How Addiction Affects Relationships | Banyan Treatment Centers

How Addiction Affects Relationships

How Addiction Affects Relationships
 

Addiction and relationship problems go hand in hand.

While it’s normal to want to care for and support your loved one, codependency is unhealthy. It can lead to resentment and enabling behavior which may drive the addict deeper into their substance abuse. Banyan Treatment Centers offers a variety of addiction treatments that can help you or a loved one begin their recovery journey.

Enabling

Enabling behavior is usually intertwined with drug addiction and relationships. Enabling is when someone is always fixing or solving another person’s problems. Unlike helping, a person who enables someone will do things for them that they could otherwise do for themselves. A person who has a loved one with an addiction may feel unable to deny them anything. An enabler likely makes excuses for the addict, lies to keep them out of trouble, is in denial about the person’s addiction, and blames other things for the person’s behavior. Enabling a drug addict can affect a relationship because it can turn love into fear and assistance into control. The enabler may begin to enjoy the control they have over the other person and could use their dependency to manipulate them. Enabling the addict may also give them the excuse to continue using, which is dangerous. The family dynamics of addiction often include an enabler that can actually prevent the addict from getting the help they need.

In addition to addiction treatments, our rehab facility also offers a family program and services to help loved ones of addicts. It can be difficult to share a relationship with someone who has a drug or alcohol problem – we want to help.

Intimacy

Intimacy varies depending on the type of relationship, but the general term refers to a shared closeness with someone. When it comes to friendships or family relationships, intimacy may take the form of physical affection, verbal support, or spending time together. On the other hand, a romantic relationship may include an additional level of physical intimacy, like intercourse. A person with a drug addiction may struggle to be intimate with their loved ones for a variety of reasons. Drugs can have a huge impact on outward appearance and physical health. An addict may struggle to do things physically, which could create tension in a romantic relationship regarding sexual intimacy. Drug addiction also affects the mind, which can cause the person to act differently towards the people they love. This loss of intimacy could break up any marriage, family, or friendship. That’s why it’s important to encourage the addict to get drug or alcohol addiction treatment. With help, they could improve their health and other areas of their life can change for the better.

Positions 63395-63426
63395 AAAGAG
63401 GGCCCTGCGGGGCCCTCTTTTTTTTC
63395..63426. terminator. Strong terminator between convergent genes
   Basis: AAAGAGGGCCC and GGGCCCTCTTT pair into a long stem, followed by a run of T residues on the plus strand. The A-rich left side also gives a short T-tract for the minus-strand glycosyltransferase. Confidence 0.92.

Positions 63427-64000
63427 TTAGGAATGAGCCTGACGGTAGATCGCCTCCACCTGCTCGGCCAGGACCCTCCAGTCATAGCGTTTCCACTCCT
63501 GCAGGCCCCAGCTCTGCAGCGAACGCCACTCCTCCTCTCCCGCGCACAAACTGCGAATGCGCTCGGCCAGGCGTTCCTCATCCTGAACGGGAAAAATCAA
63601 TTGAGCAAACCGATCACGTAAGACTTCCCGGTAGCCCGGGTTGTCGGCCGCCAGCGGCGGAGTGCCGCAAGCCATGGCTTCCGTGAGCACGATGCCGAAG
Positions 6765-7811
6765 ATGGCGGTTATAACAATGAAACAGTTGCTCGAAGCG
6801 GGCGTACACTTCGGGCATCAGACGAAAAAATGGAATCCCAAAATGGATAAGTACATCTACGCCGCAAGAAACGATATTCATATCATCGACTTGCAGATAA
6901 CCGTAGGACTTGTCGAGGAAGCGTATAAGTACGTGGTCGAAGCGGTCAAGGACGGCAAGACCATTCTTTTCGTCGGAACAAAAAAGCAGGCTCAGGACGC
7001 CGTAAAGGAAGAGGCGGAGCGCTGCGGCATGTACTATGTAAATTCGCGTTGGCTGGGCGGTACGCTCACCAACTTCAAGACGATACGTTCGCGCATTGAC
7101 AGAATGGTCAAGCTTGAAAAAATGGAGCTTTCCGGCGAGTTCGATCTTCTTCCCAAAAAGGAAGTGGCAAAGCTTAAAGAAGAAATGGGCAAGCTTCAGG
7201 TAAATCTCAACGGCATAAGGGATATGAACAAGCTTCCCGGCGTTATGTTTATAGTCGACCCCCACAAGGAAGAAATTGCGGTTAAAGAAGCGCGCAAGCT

Deception and Loss of Trust

One of the most common frustrations people with an addicted loved one struggle with is deception. Deception plays a big role in how drug addiction can affect a person’s relationships for several reasons. An addict may hide the severity of their problem until they hit rock bottom. If their loved ones were unaware of the addiction, it can be difficult to mend that broken trust. Many drug addicts also try to steal from their loved ones to buy drugs. This could also cause distrust between people and potentially deteriorate the relationship.

How to Help A Loved One with an Addiction

  • Encourage them to get addiction treatment
  • Learn how to offer them healthy support by going to therapy
  • Help them do things they can’t do on their own
  • Avoid enabling behaviors
  • Educate yourself on addiction


For someone in a relationship with an addict, it can be heartbreaking. Addiction and relationships are a horrible combination that often ends badly. Fortunately, help is available. Call us today at 888-280-4763< to learn more about the unique programs and therapies we offer at our rehab facility in Florida.


 
Alyssa
Alyssa
Alyssa is Banyan’s Director of Digital Marketing & Technology. After overcoming her own struggles with addiction, she began working in the treatment field in 2012. She graduated from Palm Beach State College in 2016 with additional education in Salesforce University programs. A part of the Banyan team since 2016, Alyssa brings over 5 years of experience in the addiction treatment field.


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